We had the great pleasure to enjoy a pressed duck at La Couronne and will remember this dinner, or should I say show, as a one-of-a-kind experience. The duckling was entirely prepared right in front of our table by the Master Canardier. He arrived pushing a trolley with an impressive old silver press and a portable stove to prepare the duck. It truly was a performance and we, along with the other guests of the restaurant, were the audience.

The master canardier at work with the duck press

First the duckling is quickly roasted but not fully cooked. The fillets and legs are skillfully removed to be prepared separately. The carcass, the liver and the skin are placed into the duck press to get the duck’s juice, which is blended with red Burgundy wine, Calvados, minced shallots, the duck’s liver and butter to make a fantastic gravy sauce.

Tableside preparation of the pressed duck is quite a show

The fillets are chopped then flambé with Calvados and topped with the sauce. We then enjoyed the first service of our pressed duck served with vegetable. A true delight! T

To make some room for the rest of our meal we had a “trou normand”. The trou normand, translated to Normandy hole, is a small glass of Calvados that is said to help empty your stomach and make room for the rest of the meal.

At La Couronne they have improved the recipe and we had a delicious pear sorbet topped with a drop of Calvados. I don’t know if it effectively emptied our stomach but it tasted great.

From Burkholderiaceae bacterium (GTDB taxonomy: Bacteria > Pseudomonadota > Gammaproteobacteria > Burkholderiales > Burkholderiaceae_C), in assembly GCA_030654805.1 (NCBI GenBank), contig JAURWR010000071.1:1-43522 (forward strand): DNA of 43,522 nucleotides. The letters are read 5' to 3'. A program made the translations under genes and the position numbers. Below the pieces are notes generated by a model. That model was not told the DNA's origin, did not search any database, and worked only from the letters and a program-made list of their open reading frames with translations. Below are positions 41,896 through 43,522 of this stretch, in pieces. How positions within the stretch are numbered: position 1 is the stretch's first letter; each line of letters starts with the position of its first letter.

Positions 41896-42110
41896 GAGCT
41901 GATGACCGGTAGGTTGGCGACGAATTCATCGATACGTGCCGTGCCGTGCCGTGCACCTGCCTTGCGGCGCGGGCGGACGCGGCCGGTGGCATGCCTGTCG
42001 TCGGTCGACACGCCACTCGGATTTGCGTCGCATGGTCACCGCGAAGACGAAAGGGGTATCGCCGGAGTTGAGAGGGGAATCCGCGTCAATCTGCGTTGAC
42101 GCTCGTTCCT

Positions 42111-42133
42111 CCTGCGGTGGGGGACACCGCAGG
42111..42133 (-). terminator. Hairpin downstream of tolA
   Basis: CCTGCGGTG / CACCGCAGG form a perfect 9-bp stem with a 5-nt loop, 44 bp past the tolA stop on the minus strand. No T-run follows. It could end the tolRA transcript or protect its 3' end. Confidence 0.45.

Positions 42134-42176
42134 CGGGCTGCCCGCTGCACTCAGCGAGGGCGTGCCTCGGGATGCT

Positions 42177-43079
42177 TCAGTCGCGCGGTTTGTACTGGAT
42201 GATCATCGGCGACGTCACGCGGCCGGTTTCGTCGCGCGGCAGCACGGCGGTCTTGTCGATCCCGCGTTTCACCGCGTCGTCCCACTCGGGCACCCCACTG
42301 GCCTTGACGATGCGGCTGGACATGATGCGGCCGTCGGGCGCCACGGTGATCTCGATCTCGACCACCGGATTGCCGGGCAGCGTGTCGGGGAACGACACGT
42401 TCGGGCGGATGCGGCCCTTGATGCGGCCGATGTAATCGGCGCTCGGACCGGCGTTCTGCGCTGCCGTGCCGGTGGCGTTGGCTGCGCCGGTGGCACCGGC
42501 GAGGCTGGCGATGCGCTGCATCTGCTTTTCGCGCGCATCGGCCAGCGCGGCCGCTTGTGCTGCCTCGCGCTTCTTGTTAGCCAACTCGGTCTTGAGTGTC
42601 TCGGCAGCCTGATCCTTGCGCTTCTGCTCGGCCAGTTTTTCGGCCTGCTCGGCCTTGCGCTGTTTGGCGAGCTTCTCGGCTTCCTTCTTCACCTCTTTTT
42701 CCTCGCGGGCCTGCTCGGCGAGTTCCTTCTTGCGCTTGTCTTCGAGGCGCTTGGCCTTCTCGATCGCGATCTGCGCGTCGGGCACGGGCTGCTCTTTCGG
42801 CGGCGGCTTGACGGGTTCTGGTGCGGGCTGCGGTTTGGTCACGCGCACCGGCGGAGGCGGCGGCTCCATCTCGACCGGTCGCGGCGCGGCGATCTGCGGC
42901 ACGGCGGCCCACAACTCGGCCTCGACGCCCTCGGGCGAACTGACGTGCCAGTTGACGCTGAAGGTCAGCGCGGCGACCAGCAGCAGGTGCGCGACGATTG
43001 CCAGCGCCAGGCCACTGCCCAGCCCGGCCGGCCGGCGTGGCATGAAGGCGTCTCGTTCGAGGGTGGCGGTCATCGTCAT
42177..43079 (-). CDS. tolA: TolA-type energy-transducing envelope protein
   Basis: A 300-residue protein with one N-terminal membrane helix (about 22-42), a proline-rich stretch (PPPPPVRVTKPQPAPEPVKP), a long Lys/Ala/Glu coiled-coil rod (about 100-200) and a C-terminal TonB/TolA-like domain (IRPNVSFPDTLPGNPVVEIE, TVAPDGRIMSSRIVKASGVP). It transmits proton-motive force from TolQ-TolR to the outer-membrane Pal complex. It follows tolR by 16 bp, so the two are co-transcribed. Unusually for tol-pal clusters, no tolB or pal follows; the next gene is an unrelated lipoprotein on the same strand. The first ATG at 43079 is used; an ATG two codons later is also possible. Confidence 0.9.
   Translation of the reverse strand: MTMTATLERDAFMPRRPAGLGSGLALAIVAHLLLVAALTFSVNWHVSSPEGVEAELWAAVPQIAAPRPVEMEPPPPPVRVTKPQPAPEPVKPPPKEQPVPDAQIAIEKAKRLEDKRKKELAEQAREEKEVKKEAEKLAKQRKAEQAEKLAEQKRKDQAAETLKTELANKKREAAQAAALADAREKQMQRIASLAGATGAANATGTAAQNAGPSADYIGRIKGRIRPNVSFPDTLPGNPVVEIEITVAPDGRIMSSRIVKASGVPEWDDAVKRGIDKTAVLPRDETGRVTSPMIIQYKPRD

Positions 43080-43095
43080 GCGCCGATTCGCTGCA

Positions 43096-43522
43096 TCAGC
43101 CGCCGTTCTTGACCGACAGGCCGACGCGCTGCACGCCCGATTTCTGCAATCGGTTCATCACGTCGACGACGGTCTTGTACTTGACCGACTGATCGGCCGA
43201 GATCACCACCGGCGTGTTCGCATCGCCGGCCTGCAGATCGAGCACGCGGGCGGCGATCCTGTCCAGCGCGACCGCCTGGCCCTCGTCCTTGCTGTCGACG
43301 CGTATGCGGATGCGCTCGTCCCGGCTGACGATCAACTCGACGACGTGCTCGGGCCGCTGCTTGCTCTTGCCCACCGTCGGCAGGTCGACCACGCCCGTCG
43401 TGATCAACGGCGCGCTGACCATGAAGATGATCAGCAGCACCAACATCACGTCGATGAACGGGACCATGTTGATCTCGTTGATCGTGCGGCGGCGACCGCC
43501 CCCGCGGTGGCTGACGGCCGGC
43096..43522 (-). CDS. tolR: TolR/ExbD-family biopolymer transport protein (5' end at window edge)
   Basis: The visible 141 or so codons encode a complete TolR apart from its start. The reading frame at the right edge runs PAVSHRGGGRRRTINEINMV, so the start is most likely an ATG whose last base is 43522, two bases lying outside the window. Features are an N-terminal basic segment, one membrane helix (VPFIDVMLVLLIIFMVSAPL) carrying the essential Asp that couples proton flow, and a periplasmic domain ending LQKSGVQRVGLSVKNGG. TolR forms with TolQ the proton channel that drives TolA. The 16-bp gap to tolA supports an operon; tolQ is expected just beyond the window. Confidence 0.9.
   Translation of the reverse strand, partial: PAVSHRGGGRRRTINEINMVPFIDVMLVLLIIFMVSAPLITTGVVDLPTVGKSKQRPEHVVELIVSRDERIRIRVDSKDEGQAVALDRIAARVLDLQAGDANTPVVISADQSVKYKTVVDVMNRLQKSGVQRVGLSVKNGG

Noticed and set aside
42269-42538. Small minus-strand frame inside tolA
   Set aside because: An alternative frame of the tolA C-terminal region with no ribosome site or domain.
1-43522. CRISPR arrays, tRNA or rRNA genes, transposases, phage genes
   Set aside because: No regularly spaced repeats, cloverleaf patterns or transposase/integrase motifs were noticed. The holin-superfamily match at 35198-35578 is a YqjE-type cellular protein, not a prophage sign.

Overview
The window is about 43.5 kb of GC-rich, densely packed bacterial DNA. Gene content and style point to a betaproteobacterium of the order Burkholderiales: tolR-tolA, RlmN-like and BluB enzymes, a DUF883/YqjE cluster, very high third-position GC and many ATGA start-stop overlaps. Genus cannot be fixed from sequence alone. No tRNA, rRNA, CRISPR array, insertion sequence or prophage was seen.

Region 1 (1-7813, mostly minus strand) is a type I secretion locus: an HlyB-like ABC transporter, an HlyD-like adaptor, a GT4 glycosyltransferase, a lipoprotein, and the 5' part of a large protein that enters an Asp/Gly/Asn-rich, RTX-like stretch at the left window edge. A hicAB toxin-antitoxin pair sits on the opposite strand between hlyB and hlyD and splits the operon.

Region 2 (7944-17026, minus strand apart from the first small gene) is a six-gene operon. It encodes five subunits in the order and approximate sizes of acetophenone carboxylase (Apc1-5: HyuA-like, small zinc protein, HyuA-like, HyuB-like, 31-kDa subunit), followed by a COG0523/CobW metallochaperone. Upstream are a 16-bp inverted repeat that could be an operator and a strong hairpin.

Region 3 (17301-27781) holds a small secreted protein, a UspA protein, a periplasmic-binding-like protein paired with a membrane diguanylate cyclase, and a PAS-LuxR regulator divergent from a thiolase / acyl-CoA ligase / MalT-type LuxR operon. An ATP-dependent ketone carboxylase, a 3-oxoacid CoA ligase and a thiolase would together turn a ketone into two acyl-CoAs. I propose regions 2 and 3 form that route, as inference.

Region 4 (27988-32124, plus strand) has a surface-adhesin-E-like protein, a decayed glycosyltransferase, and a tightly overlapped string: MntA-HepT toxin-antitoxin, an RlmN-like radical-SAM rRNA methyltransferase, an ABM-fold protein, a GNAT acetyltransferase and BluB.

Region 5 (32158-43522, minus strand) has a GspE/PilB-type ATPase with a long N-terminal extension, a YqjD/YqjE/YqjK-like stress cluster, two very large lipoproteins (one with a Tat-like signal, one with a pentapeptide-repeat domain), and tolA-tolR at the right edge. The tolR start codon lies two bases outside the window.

But back to the duck! Next the legs and wings were served as fritters with a salad—crunchy and delicious!

Delicious duck fillet topped with the sumptuous rouennaise sauce

Believe it or not we still had room for dessert!

Frederic had an impressive Calvados soufflé and I enjoyed a marvellous crème brulée with Tonka bean.

 

Perfectly-made Calvados soufflé

By then, we were finally full, but perfectly happy to have experienced a traditional dish from Rouen.

Where to Stay

During our City Break in Rouen we stayed a few days at the five-star Autograph Collection Hotel Bourgtheroulde by Marriott. Set in a magnificent Renaissance building right in the old town centre, making it easy to eat our way around the festival.

Rouen Tourism

 

***

BeSeeingYou In: Rouen

Good to know: You can get to Rouen by train from Paris in1 hour, 22 minutes and by car in about the same time from Le Havre

WOW! Factor: Claude Monet created more than 30 paintings featuring the facade of Notre Dame Cathedral in Rouen

Tip: If you can’t visit during the festival, book a gourmet tasting tour of the city

 

Author bio:  Annick Dournes

Photos: ©Frederic de Poligny or ©Annick Dournes

Annick Dournes & Frederic de Poligny
Annick Dournes and Frederic de Poligny are two French tourism journalists who travel the world for many years. They will share with you their very favorite experiences of worldwide travels. Those about France, their native country, will be found on a regular basis in their chronicle “Meanderings through France”.